Fiji: Military commander declares he's taken over power

South Pacific nation's fourth coup in less than two decades.

bainimarama 88 (photo credit: )
bainimarama 88
(photo credit: )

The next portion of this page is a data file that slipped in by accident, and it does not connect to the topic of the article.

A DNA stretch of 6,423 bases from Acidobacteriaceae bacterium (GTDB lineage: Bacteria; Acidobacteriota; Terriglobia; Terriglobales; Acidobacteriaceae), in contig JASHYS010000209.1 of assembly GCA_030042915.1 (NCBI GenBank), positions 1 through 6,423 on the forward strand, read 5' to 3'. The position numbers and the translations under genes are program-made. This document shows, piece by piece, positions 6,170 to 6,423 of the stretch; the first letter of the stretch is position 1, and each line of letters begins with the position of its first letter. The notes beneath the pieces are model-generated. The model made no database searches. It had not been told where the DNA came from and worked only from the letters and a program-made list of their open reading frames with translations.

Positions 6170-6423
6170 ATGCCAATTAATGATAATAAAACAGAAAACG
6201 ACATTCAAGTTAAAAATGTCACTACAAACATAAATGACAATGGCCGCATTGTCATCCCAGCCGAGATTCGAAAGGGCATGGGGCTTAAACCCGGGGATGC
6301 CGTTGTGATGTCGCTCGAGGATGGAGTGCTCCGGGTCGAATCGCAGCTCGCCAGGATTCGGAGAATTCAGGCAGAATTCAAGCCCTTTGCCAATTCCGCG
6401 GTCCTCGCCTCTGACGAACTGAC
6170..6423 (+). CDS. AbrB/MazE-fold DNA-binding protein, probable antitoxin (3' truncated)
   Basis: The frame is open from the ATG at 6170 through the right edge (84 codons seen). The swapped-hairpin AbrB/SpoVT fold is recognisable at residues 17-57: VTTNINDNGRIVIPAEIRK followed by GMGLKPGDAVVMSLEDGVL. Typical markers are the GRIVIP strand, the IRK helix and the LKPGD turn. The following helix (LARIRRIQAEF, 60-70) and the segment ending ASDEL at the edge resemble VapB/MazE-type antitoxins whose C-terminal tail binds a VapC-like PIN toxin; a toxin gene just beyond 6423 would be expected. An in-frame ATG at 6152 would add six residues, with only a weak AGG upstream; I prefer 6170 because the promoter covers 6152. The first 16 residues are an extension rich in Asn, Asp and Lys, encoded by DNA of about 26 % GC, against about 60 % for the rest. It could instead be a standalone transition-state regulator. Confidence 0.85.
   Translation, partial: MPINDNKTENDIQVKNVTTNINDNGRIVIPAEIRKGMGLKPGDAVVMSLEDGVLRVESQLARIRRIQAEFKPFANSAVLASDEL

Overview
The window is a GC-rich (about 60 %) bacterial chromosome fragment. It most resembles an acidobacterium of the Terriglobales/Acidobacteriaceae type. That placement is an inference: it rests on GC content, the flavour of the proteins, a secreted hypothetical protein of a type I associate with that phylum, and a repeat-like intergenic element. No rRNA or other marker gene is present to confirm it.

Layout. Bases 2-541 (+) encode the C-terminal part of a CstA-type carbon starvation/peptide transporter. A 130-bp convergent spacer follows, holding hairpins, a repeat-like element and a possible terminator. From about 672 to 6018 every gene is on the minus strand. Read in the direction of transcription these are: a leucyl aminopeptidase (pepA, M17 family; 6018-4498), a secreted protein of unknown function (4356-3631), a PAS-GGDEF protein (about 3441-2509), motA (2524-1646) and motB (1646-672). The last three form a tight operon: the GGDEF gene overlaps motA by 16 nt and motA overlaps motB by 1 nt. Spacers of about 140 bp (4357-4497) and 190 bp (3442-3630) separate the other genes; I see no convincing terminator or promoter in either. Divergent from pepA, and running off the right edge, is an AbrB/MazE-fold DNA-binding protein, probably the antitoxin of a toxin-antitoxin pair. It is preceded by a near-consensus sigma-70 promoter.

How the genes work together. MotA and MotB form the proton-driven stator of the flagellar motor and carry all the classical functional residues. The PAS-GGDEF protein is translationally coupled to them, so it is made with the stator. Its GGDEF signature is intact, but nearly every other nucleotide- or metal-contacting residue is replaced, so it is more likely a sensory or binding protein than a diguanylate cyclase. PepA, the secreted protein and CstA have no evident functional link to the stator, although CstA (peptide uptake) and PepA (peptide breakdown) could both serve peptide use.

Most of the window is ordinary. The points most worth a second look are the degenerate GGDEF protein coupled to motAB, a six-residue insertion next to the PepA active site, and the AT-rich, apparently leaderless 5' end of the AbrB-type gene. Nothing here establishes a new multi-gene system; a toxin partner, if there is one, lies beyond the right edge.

Fiji's military commander announced Tuesday he had taken control of the country from the elected government, confirming the South Pacific nation's fourth coup in less than two decades. "As of 6 o'clock this evening, the military has taken over the government, has executive authority and the running of this country," Commodore Frank Bainimarama told a news conference. Bainimarama said he had invoked special powers under the constitution to assume some powers of the president, and was using them to dismiss Prime Minister Laisenia Qarase from office and appoint an interim replacement. He said he would surrender presidential powers next week, and would ask the country's Great Council of Chiefs to restore them to President Ratu Josefa Iloilo, who he expected would then appoint a full interim government. Elections to restore democracy would follow sometime after that, he said. Qarase said earlier he was under effective house arrest, and that he was powerless to stop the military takeover. Armed troops surrounded Qarase's house Tuesday and manned check points at government buildings and other points throughout the capital, Suva. Bainimarama has been threatening to "clean up" Qarase's government for weeks, and in recent days demanded that Qarase resign or be ousted. "What they want to do, they have the power to do it, the firepower to do it," Qarase said earlier Tuesday. "If they want to carry out an illegal act ... that is their choice, but I'm not going to resign." The slow-coming takeover has already been condemned internationally. New Zealand Prime Minister Helen Clark announced in Parliament earlier Tuesday that defense ties with Fiji were being severed and officers and their families from that country would be banned. Bainimarama is believed to have children studying in New Zealand. "This is an outrage what is happening in Fiji today," she told reporters in Wellington, the capital. Australian Foreign Minister Alexander Downer said Australia would impose similar conditions if it was confirmed Qarase had been removed, adding that two international groups - the Commonwealth of Britain and its former colonies and the South Pacific Forum - would consider suspending Fiji. Australian Prime Minister John Howard said Tuesday Qarase had asked Canberra to send troops to try to prevent the coup, but that he had rejected the request. "The possibility of Australian and Fijian troops firing on each other in the streets of Suva was not a prospect that I for a moment thought desirable," Howard told a news conference in Canberra. Bainimarama has warned any foreign intervention would be fiercely opposed by the Fiji military. About a half-dozen ministers were holed up with Qarase in his house - a gesture that the government was clinging to power. Outside, about 70 supporters gathered to sing hymns and say prayers. "Forgive these people for their deeds," they prayed. Fiji, with about 900,000 people, is among the richest and most developed nations in the South Pacific, attracting up to 400,000 tourists a year to resorts built on idyllic beaches mostly in the country's west, away from Suva. The coup is the fourth in 19 years for Fiji, which has lurched from one political crisis to the next since the military twice grabbed power in 1987 to ensure political supremacy for indigenous Fijians among a population that includes a large ethnic Indian minority. Gunmen angry those advantages were being eroded seized Parliament in a 2000 coup that brought Qarase, a moderate nationalist, to power in a deal brokered by Bainimarama. Qarase has since won two elections. Bainimarama and Qarase have long since fallen out. Bainimarama wants the government to kill legislation that would pardon conspirators in the 2000 coup, and quash other bills he says unfairly favor indigenous Fijians, and to drop sedition investigations into senior military officers. Qarase had offered to suspend the contentious bills, but says he cannot agree to any demands that go outside the law.